The ORA Lightning Cat Needs Less Power
Issuing time:2023-01-16 20:00Author:Ethan Robertson
What is it?
The ORA brand has brought us many Cat models, but none of them were what you might call “performers.” The Lightning Cat is set to remedy that by promising the sportiest driving experience yet and the looks to match.
Awkward, but charming
ORA’s first model, the Funky Cat, raised the ire of some with its Porsche-esque exterior design, and I imagine the reaction to the Lightning Cat will have a similar tone. The Lightning Cat’s proportions are clearly inspired by the first-generation Porsche Panamera, for better or worse. The first-gen Panamera has never been a style icon, and its humpbacked proportions do not respond well to being squeezed onto a much smaller car.
The design isn’t completely without merit, particularly when viewed from the front three-quarter angle. That view allows you to take in the adorable front fascia and appreciate the sculpting on the body side, which is somewhat reminiscent of a Corvette C1. Just don’t let your eyes stray to those wheels, which have a rather “organic” design to them that I found downright unsettling.
It’s what's inside that counts
For a vehicle with such a polarizing exterior design, the Lightning Cat has a surprisingly elegant interior. The entire cockpit is centered around a single, flowing console, and nearly every surface above the waistline is covered in soft, faux leather. It feels cosseting and retro at the same time.
Despite the 12.3-inch center screen, there was a refreshing number of physical buttons. I cannot tell you how tired I am of capacitive touch buttons, a design trend that should die and early and final death at the earliest opportunity. The whole interior feels like it was designed to be easy to use, not just easy on the eyes.
But I’m afraid I don’t represent the majority of buyers, some of whom may find the interior tech of the Lightning Cat to be a bit lacking. Customers at this price point (39,000 USD) are expecting something more like the 15-17-inch tablet-style screens you see in cars like the BYD Seal, XPeng P7, and a Neta S.
The Lightning Cat’s 12.3- inch screen is large enough to be useful, but it's definitely smaller than I would consider the industry standard for this price point. And I think there's going to be some customers who feel like that's a lot of money for not a lot of toys.
Less is more
I'm going to start with a statement that is completely out of character for me: I think the Lightning Cat you want is actually the long-range version with a single front-mounted electric motor, not the performance that we tested. Yes, the performance version has double the motors and double the power of the long-range, for a total of 300 kW and 680 Nm of torque (408 hp/503 lbs-ft). The long-range doesn’t even have an official 0-100 time, but I can guarantee you it’s much slower than the 4.3 seconds of the performance.
But having a lot of power is only part of the equation if you’re trying to make a fun-to-drive car. The chassis actually has to be set up to handle it, and the Lightning Cat’s is not. The front suspension is McPherson strut, instead of the double wishbone used by other cars at this price point, and the tuning is less than ideal.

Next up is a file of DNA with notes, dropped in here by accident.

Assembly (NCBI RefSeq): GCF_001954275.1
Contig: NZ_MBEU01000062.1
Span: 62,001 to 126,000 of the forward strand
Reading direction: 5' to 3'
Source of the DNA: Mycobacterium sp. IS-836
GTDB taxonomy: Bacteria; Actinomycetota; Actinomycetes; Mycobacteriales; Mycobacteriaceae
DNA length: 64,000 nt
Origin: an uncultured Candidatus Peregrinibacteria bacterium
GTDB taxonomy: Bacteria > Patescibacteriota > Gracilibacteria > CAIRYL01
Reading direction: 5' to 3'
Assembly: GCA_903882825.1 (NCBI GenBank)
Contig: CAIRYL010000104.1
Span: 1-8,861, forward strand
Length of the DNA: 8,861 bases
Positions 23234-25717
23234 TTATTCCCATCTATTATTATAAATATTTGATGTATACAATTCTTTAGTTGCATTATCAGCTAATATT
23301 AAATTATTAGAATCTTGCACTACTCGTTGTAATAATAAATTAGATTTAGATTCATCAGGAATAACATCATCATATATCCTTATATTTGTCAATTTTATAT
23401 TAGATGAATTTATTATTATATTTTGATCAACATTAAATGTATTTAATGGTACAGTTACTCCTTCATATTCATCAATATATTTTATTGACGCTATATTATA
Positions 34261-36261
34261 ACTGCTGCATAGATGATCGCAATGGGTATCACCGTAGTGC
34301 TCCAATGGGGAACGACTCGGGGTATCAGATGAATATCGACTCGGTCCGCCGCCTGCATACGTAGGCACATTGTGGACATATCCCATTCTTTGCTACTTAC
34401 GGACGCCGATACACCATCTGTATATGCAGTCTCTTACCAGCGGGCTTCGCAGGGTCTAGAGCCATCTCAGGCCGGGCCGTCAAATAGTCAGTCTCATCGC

Specifically, the Lightning Cat is among the most softly sprung vehicles I have experienced in 2022, and I am including some SUVs in that comparison. That sensation is only emphasized by the steering, which is both vague and over-boosted. To summarize, we have a lot of power combined with a very soft suspension and very vague steering. This is not a recipe for a fun to drive car.
Things don’t improve much when you put it into “Super Sport Mode,” which is activated by pushing the little red button on the steering wheel. Not only does it change the color of the gauge cluster and put the car in its sportiest settings, it’s also accompanied by a rather cringe-inducing “exhaust note.” Just in case you forgot that ORA is a brand that targets female buyers, it also has a “Goddess Mode,” which goes the complete opposite direction of the super sport mode, making everything even softer and lower effort. You can pretty much drive the car with your pinky when it's in Goddess mode.
Just in case you forgot that ORA is a brand that targets female buyers, there is also a “Goddess Mode,” which goes to the other extreme, making everything even softer and lower effort. You could steer this thing with your pinky in this mode. In fairness, I think Goddess Mode is at least more in fitting with this car’s character. Contrary to what the name suggests, the Lightning Cat is at its best when it’s cruising from point A to point B in style and comfort, not driven in anger.
And if cruising is the goal, then the long-range is still the right choice. It squeezes a CLTC range of 705 km out of the same 83.5-kWh battery pack as the performance, which has a claimed range of 600 km. All that while costing 35,000 USD, over 4,000 USD less than a performance. Base models are even cheaper, costing 27,000 and coming with a 64-kWh pack rated for 555 km of range.
All Lightning Cat models have adaptive cruise control as standard, but ORA’s more advanced driver assistance system, ORA-Pilot 3.0, is 3,000 USD option that’s only available on certain trims. Guess which trim can’t get that system? The performance, of course.
The Lightning Cat isn't much of a performer, even in its performance trim, and its interior technology is a little bit lacking, but it's still an ORA Cat, which means it can provide you with a healthy dose of fun, if a bit familiar, styling for your daily commute. Just save your money and get the long-range.
ORA Lightning Cat Performance
Motor: Front + Rear-mounted
Power: 300 kW, 680 Nm
Range: 600 km CLTC
0-100 km/h: 4.3 seconds
CDM Price: 39,000 USD
Article classification: Electric Vehicles